NEWS Ebola Survivor: The Best Word For The Virus Is 'Aggression'


Cooler King
Staff member
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When Dr. Ian Crozier arrived in West Africa this past summer, he was stepping into the epicenter of the Ebola hot zone. The American doctor was working in the Ebola ward of a large, public hospital in Sierra Leone's dusty city of Kenema.
The trip nearly cost him his life. First came a fever, then a severe headache. "My first thought was, 'Oh, I must have missed a few days of my malaria prophylaxis,' " Crozier recalls.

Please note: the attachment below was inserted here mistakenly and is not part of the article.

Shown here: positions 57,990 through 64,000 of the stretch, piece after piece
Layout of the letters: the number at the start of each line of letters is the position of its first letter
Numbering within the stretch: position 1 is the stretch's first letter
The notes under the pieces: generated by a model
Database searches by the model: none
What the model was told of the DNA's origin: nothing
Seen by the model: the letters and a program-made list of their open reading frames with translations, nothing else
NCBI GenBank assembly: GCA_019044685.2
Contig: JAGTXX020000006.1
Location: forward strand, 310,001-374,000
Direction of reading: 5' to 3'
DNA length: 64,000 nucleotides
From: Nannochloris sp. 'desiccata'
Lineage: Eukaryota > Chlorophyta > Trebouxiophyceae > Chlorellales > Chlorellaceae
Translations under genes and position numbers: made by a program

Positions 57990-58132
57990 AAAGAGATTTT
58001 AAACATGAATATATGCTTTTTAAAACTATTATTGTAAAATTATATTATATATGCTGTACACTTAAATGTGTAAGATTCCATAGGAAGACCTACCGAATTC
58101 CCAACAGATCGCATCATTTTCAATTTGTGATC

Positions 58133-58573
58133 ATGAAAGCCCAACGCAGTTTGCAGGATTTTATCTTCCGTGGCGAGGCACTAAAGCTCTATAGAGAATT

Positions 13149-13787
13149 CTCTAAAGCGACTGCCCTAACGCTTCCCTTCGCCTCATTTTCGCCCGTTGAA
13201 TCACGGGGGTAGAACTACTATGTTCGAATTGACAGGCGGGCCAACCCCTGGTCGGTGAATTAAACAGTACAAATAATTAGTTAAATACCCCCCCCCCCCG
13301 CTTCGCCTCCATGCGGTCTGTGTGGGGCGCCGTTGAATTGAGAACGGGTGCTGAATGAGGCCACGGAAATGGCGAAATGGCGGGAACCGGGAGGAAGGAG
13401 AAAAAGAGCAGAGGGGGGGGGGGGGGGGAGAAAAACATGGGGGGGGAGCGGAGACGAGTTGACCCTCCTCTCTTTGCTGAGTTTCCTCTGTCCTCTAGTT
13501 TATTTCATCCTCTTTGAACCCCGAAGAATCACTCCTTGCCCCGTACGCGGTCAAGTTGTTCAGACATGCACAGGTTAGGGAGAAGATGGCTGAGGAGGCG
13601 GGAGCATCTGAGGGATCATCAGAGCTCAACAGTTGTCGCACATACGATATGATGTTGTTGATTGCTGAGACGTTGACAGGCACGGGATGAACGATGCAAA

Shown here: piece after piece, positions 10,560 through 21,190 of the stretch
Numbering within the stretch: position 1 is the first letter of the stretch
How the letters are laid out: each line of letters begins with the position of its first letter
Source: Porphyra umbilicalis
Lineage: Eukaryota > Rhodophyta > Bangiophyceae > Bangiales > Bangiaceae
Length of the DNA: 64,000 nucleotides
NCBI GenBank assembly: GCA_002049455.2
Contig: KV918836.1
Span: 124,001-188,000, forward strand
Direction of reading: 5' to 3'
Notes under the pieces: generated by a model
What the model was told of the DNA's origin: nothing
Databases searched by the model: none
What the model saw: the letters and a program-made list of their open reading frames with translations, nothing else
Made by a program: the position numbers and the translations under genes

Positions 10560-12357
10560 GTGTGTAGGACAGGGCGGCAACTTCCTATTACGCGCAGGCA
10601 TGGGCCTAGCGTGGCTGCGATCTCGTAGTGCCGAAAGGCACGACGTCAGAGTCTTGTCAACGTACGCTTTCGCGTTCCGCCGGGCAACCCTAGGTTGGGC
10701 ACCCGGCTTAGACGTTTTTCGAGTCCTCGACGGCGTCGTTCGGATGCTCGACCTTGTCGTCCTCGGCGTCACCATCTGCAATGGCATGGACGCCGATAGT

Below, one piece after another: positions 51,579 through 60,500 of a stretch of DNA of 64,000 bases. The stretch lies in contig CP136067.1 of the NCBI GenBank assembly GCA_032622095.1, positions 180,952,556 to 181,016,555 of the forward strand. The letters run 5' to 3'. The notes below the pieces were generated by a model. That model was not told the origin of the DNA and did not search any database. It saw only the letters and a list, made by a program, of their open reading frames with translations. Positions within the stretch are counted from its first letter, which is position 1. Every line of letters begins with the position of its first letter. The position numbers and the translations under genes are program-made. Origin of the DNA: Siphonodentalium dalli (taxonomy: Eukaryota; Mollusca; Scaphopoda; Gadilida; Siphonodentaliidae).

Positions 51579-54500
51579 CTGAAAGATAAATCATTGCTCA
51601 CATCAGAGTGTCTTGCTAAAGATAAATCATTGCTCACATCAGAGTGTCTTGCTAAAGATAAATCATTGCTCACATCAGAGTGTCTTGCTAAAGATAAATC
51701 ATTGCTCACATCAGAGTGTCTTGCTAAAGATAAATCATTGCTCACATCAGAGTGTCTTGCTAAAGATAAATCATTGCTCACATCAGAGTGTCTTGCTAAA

A day and a half later, Crozier was medevaced to Atlanta and admitted to Emory University Hospital's isolation unit. He had come down with Ebola. And although he had enough strength to walk into Emory, his condition went downhill fast — to the point where he needed life support.
Crozier had landed at the Kenema Government Hospital at a time when the facility was on the verge of collapse. The lead doctor had just died of Ebola. Several nurses had also succumbed.
The Ebola ward was overflowing with sick, dying and dead patients. Patients were throwing up on the floor. Bed pans couldn't get emptied fast enough. The number of new patients was increasing by the day, but many staff members were too afraid to show up for work. :eek:

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